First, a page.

Screen size and position have a big bearing on the user experience and safety. High-set, easy-to-glance-at systems that are within the driver’s line of sight are preferred. As for the screen size, bigger is generally better as a larger screen area equals a larger interaction area and, hence, easier access. Most new cars in India come with a 7.0-inch screen, which is a fair size but the future will see it grow as costs drop and as systems become more powerful and information-heavy. Still, electric carmaker Tesla’s massive 17-inch monolith, which is larger than most laptop screens, is an overkill.  

But, is a touchscreen the best interface? Well, on its own, it isn’t. There’s no denying that even the best of touchscreens just can’t offer the tactile feel of a physical button or knob; resultantly, that instinctive connect is missing. A good example is the new BMW 7-series whose infotainment system debuts gesture controls and features a touchscreen (a first for BMW), in addition to the standard rotary iDrive dial. Over the 7’s time with us, all our testers experimented with its newer controls but eventually resorted to the familiar rotary dial to navigate the centre screen. Perhaps, if the cars had BMW’s in-development HoloActive holographic projection system that floats a virtual touchscreen next to your steering wheel, matters would have been different. But that’s going way into the future.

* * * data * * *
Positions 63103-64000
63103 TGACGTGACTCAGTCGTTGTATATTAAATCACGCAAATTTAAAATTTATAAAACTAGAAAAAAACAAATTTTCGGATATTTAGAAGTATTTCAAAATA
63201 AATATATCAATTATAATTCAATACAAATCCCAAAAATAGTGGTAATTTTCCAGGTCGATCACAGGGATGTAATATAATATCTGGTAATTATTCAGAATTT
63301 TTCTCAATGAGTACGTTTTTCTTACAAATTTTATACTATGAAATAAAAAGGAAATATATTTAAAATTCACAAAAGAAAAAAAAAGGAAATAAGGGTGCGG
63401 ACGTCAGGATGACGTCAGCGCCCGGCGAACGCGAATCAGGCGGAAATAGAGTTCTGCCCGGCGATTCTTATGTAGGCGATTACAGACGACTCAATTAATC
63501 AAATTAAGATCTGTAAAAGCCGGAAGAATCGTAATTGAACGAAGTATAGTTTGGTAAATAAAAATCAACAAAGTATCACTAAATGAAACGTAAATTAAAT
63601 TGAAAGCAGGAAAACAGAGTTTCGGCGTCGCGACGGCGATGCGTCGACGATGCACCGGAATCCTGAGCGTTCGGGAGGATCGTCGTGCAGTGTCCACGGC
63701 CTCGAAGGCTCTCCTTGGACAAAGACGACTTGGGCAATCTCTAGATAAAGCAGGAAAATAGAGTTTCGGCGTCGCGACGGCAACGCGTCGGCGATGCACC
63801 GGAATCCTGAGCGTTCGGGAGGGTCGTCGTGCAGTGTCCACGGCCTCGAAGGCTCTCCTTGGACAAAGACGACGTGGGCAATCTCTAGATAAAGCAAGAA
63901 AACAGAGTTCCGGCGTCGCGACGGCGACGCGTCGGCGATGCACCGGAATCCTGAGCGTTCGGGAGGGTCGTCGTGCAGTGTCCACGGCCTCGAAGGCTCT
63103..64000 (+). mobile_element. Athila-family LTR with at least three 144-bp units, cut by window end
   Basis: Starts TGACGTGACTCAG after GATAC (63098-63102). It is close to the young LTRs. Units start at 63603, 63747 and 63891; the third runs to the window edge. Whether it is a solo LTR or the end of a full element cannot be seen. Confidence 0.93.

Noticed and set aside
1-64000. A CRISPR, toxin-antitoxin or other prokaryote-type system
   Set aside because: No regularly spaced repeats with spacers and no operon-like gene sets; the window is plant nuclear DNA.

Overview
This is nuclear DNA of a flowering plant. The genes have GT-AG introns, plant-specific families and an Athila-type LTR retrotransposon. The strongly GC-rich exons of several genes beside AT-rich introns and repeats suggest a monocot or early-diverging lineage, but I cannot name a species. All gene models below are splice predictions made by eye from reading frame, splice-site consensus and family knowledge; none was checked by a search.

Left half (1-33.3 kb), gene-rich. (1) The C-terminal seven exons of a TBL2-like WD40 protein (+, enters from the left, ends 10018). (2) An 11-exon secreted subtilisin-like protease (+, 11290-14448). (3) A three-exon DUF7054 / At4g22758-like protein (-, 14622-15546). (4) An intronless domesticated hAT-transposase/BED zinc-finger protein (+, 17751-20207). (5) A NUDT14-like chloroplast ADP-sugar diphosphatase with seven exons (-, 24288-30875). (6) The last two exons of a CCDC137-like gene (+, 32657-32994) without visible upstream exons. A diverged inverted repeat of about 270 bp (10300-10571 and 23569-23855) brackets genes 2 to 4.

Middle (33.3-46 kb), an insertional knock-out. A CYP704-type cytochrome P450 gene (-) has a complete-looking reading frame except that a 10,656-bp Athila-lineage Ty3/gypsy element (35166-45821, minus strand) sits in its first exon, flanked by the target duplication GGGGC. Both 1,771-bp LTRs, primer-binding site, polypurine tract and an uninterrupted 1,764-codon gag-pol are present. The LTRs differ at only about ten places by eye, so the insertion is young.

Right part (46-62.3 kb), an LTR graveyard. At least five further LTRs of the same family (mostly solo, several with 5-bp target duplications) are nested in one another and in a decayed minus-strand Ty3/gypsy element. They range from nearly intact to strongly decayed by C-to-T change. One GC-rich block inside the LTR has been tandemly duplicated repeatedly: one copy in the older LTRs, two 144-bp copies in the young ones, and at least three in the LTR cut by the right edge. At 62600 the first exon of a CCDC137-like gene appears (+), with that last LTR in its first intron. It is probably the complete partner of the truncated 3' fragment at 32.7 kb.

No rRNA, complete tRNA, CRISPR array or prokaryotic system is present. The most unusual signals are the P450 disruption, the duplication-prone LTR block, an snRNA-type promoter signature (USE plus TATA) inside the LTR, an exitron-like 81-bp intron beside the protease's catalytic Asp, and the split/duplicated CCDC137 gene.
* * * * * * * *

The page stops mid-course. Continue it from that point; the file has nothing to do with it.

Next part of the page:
Steering-mounted buttons for the infotainment system do make the job of shuffling through the infotainment screens easier for the driver, but even so, there’s only so much that you can do without being forced to look at the screen. Enter voice commands that promise hands-free and distraction-free access to the car’s functions. Many cars already come with voice-activated controls but few work with complete accuracy, and even fewer systems comprehend Indian accents properly. The future, however, is bright as carmakers, auto suppliers and tech companies are investing top dollar in voice-activated tech and artificial intelligence. Soon enough, you’ll talk to your car for virtually all functions. Think of this as having your very own in-car butler.

In conclusion, touchscreens, as we know them today, are not the best interface solutions, primarily down to their potential to distract the driver. The most user-friendly setups are actually those that offer a touch interface along with physical buttons for common functions as well as voice controls. But as cars incorporate autonomous driving functions and free up the driver from the actual task of piloting the car, you can bet the touchscreen will be the primary human-machine interface. One way or another, the touchscreen stays.

IN TOUCH WITH THE TIMES

Honda Digipad

On: City, WR-V

 

Honda Digipad